Aviary Attorney

Very few games can boast artwork and music created by illustrious 19th century artists, however, Aviary Attorney is one of the few that manage it. With characters originally created by J. J. Grandville and music composed by Camille Saint-Saëns, you can feel assured that Aviary Attorney is going to be a stunning game, both visually and aurally. With these two on board, Sketchy Logic went where many indie developers go in order to fund their dream – Kickstarter. Asking for a modest sum of £7,000 for their idea, backers offered them two and a half times that amount to see Aviary Attorney come to life – and although it did take over a year, the game is now available to play. It’s a game much in the same vein as the Phoenix Wright series, only with a feathery hero taking the place of the star of the Ace Attorney series.

I Present Exhibit A: The Good Stuff

Those who backed the game will certainly not be disappointed by what has been offered by the team. Mandy Lennon, the game’s animator and designer, really knocked this out of the park when it came to animating J. J. Grandville’s beautiful characters and creating some of the gorgeous backdrops used in the game. It’s impossible to overstate quite how brilliant Aviary Attorney looks, and Lennon’s ability to take the original designs and put them into the game is an incredible effort. The stunning artwork is all complemented by the magnificent music, which may be a hundred and fifty years old, but it works perfectly in the game and whenever a musical interlude was playing, I found myself just sitting and taking it all in. Both aspects blend together so well and make such a phenomenal, harmonious game that is utterly irresistible.

Incomprehensible legal mumbo jumbo

Pretty sure this is how most lawyers stay in their jobs

I could probably talk about the artistic aspects of the game all day, as that is how good they are, but they aren’t the only great parts of the game. The game comes with a cast of excellent characters that are all fantastically written, as well as an absorbing story for them all to participate in. Every member of the story has a decent backstory and feels fleshed out, and they are capable of delivering some real rib-tickling jokes even when times may be a little tough. The camaraderie between the two protagonists is up there with the most enjoyable partnerships in gaming, as they have such impeccable friendly banter that is so much fun to read through. The story itself is wonderful as well, with decisions seemingly having an effect on the game as a whole and multiple endings to give the game some decent replay value. It was actually challenging to put the game down at times as I was fully engaged with the story and didn’t want to have to wait to see what happened next.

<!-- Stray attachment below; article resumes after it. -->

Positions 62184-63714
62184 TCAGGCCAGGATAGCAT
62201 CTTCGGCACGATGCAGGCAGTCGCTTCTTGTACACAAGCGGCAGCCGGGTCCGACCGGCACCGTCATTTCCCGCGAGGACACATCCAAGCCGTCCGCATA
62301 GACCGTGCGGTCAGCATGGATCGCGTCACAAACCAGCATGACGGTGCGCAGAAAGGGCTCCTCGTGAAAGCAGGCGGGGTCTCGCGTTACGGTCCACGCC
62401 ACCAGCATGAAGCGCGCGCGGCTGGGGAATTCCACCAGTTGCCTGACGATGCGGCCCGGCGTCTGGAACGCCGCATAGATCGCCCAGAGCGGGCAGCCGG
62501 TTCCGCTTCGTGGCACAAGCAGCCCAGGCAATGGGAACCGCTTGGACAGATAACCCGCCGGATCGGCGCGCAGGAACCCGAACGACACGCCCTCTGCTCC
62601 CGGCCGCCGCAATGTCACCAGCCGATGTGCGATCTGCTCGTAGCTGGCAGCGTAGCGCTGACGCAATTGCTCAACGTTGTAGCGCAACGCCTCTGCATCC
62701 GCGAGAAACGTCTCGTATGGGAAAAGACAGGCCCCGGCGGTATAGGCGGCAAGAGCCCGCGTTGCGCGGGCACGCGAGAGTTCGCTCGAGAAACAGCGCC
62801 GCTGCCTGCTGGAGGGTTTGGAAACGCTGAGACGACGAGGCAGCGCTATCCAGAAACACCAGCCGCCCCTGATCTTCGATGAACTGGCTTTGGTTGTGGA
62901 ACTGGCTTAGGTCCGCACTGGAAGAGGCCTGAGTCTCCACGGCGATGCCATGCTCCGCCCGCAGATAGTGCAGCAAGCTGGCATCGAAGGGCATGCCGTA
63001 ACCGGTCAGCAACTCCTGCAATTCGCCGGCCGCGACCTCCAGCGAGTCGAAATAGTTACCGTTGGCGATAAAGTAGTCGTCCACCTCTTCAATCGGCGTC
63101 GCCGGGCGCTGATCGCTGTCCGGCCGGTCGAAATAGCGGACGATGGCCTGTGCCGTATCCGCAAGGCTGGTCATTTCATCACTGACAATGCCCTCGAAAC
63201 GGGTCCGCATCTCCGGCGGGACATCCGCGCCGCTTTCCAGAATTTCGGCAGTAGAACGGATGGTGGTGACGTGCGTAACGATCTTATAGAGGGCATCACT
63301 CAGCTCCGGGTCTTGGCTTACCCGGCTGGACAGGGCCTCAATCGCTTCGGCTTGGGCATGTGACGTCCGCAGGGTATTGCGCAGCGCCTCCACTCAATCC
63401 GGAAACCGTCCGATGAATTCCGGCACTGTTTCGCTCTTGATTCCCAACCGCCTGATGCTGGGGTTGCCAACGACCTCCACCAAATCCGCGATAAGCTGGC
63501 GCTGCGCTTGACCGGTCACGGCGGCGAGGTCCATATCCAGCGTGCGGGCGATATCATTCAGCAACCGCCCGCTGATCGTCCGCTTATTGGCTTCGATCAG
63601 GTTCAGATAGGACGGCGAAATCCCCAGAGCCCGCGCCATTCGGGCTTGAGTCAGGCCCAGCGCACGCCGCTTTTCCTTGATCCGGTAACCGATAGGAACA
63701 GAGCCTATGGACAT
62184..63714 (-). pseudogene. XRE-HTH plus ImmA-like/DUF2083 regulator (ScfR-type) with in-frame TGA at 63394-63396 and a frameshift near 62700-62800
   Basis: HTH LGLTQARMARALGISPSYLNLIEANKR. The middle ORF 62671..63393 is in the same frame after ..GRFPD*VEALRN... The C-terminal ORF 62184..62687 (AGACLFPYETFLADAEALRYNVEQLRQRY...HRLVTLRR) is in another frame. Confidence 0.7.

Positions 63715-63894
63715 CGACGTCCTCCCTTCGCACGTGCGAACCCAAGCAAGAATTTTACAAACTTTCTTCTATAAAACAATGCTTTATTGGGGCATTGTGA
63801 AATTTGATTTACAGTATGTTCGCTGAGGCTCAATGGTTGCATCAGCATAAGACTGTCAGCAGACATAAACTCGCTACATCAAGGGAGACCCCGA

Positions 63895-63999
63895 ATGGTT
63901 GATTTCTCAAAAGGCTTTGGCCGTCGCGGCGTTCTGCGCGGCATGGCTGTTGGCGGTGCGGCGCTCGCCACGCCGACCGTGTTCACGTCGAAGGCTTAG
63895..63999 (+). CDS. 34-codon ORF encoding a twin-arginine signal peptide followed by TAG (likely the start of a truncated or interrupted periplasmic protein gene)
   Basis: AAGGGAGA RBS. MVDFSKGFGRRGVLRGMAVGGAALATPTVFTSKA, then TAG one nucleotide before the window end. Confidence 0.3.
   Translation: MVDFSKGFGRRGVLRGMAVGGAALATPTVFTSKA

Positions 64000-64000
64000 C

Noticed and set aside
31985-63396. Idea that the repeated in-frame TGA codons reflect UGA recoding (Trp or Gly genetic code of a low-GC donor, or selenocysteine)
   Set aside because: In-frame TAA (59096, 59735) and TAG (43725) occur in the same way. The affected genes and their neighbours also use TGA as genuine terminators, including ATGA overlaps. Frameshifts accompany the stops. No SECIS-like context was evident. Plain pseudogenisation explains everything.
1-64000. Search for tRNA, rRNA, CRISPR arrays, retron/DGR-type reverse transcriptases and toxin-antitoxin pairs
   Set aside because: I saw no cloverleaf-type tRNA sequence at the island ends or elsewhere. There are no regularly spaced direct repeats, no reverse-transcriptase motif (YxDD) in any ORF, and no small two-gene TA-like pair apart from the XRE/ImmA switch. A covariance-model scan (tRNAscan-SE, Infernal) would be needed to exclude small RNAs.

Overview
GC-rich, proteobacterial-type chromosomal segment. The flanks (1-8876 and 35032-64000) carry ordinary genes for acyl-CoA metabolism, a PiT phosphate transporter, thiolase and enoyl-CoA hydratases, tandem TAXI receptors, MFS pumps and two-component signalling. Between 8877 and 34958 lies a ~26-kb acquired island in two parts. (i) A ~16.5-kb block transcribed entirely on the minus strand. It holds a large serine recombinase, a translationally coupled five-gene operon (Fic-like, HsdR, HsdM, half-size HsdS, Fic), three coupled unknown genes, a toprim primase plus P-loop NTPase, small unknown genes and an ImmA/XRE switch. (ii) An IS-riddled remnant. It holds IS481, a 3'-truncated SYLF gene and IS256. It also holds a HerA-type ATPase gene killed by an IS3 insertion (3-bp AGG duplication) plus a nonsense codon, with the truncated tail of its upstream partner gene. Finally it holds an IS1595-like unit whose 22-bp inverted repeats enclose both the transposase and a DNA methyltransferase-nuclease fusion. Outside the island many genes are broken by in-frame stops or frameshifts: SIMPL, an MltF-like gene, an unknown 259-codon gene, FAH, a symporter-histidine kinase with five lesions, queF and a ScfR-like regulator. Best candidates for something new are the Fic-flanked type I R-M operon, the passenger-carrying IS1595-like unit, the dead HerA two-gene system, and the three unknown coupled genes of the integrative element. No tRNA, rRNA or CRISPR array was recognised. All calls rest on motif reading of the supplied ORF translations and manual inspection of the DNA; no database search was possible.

Functionally, the game works very well, with a very similar vibe to the Phoenix Wright series, as you spend a lot of time roaming Paris interrogating people and finding clues that may help you defend your current client, and then going to court to deliver your defence and hopefully sway the jury in your favour. Visiting all the fantastic locations and interaction with all the colourful characters the game offers you is fantastic, but the actual court session really makes the game brilliant. The jury will gain and lose faith in you depending on your actions, so even though you may eventually deliver a reasoned defence of your client, the jury may not always go your way, which makes the game a real challenge. You have to match up the flaws in what the person on the stand says with the evidence you have at your disposal, and if you don’t have all the facts, you can end up making yourself look very silly.

Exhibit B: The Less Good Stuff

Waxing lyrical about this game is very easy to do, but it isn’t without it’s faults. The major issue is that it was released unfinished, which, while it didn’t initially affect me, is an idea that seems to match up with the developer’s company name. I can understand having a couple of bugs in the game or maybe some cut content, but to leave out an entire ending is not just baffling, it’s poor management and shows little regard for the fanbase. I’m sure that the game has been patched now, but for some players this may well sully their image of Sketchy Logic.

Policemen not being any good?

That could probably be said about most police forces…

The only other fault I can comment on in Aviary Attorney is how short the game is. If I was being generous, I’d say that there is a maximum of four hours of game play for you to see everything the game has to offer you. While that may seem like a decent amount for an indie game, I’d counter that by suggesting that for the price, I’d expect a good six to eight hours of gameplay, especially as the title does have multiple endings to view. Maybe I’m just being grouchy because I didn’t want the game to end at all, though.

The Verdict

I thoroughly enjoyed Aviary Attorney, and I’m sure anyone that enjoys point and click adventures will too. The artwork is stunning, the music is fantastic and the story is masterfully written, even if it is a little short. I really think this game is one of my favourites of the year, and I am really hoping that at some point there will be a sequel, just so I can continue to enjoy the whimsy of Jayjay Falcon and Sparrowson.

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